President Obama’s six-day trip to Europe is enabling him to meet with key world leaders on a host of critical issues.
Mr. Obama’s itinerary includes Deauville, France, where he will attend the conference of the Group of 8 economic powers. He then will attend the Central and Eastern Europe Summit of Presidents in Poland.
Mr. Obama likely will address some leaders’ discontent that U.S. foreign policy under him has concentrated largely on the Middle East and Asia: the waning wars in Iraq and Afghanistan, the new war in Libya, the death of Osama bin Laden, and the economic and military issues presented by China’s growing power.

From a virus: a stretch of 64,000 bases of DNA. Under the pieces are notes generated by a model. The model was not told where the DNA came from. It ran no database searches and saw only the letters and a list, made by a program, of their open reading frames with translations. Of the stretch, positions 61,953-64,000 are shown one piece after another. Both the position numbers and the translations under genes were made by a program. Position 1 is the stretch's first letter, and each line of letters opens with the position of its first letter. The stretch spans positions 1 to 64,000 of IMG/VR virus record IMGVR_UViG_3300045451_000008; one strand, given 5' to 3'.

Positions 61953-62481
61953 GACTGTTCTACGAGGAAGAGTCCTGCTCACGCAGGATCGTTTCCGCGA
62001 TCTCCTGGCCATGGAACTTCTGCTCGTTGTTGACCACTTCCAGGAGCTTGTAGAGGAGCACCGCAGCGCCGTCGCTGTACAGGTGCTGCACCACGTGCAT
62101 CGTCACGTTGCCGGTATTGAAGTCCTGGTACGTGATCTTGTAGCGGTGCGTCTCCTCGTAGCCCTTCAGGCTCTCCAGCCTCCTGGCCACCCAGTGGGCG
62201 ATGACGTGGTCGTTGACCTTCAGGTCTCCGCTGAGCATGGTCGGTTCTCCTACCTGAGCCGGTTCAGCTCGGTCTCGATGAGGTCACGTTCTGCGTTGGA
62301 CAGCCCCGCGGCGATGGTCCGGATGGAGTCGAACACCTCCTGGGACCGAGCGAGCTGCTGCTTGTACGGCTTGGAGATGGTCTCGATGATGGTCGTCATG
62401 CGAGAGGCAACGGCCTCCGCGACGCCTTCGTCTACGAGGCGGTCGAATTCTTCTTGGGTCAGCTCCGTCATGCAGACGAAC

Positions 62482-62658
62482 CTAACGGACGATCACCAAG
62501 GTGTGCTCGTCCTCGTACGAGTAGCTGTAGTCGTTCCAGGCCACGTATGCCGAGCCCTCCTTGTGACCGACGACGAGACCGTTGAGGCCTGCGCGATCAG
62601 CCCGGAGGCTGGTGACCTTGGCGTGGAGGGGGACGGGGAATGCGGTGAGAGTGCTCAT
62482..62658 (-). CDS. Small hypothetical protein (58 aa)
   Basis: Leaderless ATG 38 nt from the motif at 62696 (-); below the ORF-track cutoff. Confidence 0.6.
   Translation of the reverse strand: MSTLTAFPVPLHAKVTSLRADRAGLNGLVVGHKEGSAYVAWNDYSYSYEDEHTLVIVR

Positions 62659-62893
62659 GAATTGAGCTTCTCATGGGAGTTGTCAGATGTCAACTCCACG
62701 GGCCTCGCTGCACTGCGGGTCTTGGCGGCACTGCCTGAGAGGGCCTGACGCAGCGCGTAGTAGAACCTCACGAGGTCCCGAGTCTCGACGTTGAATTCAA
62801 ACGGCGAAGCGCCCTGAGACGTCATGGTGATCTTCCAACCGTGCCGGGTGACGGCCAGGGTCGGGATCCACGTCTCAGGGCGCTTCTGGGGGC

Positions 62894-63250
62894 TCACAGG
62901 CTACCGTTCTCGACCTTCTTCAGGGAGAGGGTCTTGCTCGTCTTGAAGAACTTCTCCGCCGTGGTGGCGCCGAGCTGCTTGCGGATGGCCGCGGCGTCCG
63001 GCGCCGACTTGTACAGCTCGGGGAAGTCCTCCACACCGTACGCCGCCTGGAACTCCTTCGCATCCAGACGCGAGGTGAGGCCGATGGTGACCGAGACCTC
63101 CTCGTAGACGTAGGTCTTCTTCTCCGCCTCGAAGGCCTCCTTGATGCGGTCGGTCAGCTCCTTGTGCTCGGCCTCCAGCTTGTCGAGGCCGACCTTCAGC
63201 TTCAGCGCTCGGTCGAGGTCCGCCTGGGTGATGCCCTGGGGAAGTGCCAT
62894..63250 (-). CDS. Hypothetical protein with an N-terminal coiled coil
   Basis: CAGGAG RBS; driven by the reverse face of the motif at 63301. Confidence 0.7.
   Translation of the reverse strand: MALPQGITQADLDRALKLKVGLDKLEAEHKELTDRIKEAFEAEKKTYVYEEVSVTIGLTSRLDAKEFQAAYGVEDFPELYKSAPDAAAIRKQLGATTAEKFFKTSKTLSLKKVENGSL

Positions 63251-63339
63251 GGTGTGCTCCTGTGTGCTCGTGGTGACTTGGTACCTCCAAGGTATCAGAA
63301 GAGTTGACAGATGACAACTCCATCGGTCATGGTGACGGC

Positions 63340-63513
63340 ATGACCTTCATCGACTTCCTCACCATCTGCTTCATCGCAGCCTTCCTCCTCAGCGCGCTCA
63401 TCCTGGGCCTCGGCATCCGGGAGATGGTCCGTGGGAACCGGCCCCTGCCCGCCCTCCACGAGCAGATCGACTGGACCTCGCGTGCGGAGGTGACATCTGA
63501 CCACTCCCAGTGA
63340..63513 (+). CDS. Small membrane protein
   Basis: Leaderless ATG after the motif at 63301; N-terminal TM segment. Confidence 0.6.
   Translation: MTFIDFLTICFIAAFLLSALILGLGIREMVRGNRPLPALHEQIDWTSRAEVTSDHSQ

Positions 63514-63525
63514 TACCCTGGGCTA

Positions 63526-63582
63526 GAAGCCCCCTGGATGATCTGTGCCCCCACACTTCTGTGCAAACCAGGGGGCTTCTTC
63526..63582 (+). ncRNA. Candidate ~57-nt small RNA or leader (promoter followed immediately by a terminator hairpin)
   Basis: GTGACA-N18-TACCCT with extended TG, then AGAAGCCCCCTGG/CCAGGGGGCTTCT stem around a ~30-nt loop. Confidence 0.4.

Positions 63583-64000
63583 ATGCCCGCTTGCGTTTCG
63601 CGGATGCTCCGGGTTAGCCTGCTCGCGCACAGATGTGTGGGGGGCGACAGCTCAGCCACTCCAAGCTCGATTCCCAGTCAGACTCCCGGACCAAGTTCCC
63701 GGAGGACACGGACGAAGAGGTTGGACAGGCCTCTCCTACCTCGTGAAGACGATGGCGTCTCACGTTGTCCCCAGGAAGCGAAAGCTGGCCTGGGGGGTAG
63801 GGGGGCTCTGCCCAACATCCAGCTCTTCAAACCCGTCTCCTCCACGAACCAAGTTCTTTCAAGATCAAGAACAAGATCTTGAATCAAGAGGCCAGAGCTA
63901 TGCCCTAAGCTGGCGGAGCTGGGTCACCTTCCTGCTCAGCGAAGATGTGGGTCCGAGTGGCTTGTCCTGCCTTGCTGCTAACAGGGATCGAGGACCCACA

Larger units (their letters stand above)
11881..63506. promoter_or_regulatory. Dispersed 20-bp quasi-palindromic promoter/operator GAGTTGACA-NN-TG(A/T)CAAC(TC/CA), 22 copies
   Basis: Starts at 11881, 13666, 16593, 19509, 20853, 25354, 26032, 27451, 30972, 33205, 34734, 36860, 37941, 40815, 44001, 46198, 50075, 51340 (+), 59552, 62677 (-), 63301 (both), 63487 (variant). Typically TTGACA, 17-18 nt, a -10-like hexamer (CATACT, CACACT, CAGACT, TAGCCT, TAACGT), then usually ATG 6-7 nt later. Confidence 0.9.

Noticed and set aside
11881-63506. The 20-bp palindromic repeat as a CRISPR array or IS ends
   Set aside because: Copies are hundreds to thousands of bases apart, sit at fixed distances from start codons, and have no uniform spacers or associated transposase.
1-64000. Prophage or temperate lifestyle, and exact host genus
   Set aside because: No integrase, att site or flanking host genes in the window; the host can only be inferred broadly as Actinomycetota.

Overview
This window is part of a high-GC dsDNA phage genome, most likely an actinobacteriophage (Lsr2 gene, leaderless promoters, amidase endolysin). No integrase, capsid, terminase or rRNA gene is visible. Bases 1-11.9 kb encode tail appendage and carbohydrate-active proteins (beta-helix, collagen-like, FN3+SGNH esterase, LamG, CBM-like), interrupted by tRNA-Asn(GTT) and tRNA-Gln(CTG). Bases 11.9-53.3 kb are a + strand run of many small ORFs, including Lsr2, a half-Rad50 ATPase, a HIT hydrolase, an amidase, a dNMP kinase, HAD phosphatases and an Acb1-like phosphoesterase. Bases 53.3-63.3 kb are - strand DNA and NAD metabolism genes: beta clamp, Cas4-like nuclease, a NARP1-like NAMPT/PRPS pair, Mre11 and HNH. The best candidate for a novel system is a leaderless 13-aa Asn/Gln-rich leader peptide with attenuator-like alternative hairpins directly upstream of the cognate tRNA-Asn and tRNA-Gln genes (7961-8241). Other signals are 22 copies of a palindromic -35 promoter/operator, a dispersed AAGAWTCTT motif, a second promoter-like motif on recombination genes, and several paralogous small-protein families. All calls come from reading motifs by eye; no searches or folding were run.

Tops on the President’s list for discussion with European leaders is the horrendous debt and other financial problems they and the United States face. Ireland and Portugal are still wobbling. Some measures Europe is taking to steer the euro through rough waters are resisted by voters whose benefits are being trimmed.
Mr. Obama may hear praise for seizing the issue of the stalled Middle East peace process. The European Union has been disturbed by what it called America’s earlier reluctance to take the lead on that issue as the “Arab Spring” has spread.
This trip affords President Obama the chance to address matters of peace and prosperity in one journey.
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